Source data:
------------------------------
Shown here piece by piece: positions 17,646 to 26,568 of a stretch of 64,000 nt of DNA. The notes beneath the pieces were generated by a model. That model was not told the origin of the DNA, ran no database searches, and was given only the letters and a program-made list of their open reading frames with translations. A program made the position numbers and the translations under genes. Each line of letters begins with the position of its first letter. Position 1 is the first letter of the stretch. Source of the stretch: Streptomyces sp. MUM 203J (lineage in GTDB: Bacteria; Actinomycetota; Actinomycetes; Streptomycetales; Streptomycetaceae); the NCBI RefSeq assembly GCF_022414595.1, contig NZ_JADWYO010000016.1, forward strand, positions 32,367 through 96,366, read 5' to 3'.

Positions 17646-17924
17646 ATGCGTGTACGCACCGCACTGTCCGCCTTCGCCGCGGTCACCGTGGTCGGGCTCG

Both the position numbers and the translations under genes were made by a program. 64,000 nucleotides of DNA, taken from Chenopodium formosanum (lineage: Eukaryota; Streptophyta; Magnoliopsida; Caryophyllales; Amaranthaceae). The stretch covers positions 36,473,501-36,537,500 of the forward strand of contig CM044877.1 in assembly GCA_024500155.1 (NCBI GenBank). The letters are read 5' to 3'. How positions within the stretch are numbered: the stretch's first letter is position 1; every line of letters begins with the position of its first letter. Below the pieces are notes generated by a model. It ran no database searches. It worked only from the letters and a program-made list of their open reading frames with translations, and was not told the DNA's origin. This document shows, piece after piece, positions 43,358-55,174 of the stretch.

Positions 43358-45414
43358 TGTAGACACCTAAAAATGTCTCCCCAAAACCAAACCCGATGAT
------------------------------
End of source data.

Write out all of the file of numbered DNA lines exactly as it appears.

Shown here piece by piece: positions 17,646 to 26,568 of a stretch of 64,000 nt of DNA. The notes beneath the pieces were generated by a model. That model was not told the origin of the DNA, ran no database searches, and was given only the letters and a program-made list of their open reading frames with translations. A program made the position numbers and the translations under genes. Each line of letters begins with the position of its first letter. Position 1 is the first letter of the stretch. Source of the stretch: Streptomyces sp. MUM 203J (lineage in GTDB: Bacteria; Actinomycetota; Actinomycetes; Streptomycetales; Streptomycetaceae); the NCBI RefSeq assembly GCF_022414595.1, contig NZ_JADWYO010000016.1, forward strand, positions 32,367 through 96,366, read 5' to 3'.

Positions 17646-17924
17646 ATGCGTGTACGCACCGCACTGTCCGCCTTCGCCGCGGTCACCGTGGTCGGGCTCG

Both the position numbers and the translations under genes were made by a program. 64,000 nucleotides of DNA, taken from Chenopodium formosanum (lineage: Eukaryota; Streptophyta; Magnoliopsida; Caryophyllales; Amaranthaceae). The stretch covers positions 36,473,501-36,537,500 of the forward strand of contig CM044877.1 in assembly GCA_024500155.1 (NCBI GenBank). The letters are read 5' to 3'. How positions within the stretch are numbered: the stretch's first letter is position 1; every line of letters begins with the position of its first letter. Below the pieces are notes generated by a model. It ran no database searches. It worked only from the letters and a program-made list of their open reading frames with translations, and was not told the DNA's origin. This document shows, piece after piece, positions 43,358-55,174 of the stretch.

Positions 43358-45414
43358 TGTAGACACCTAAAAATGTCTCCCCAAAACCAAACCCGATGAT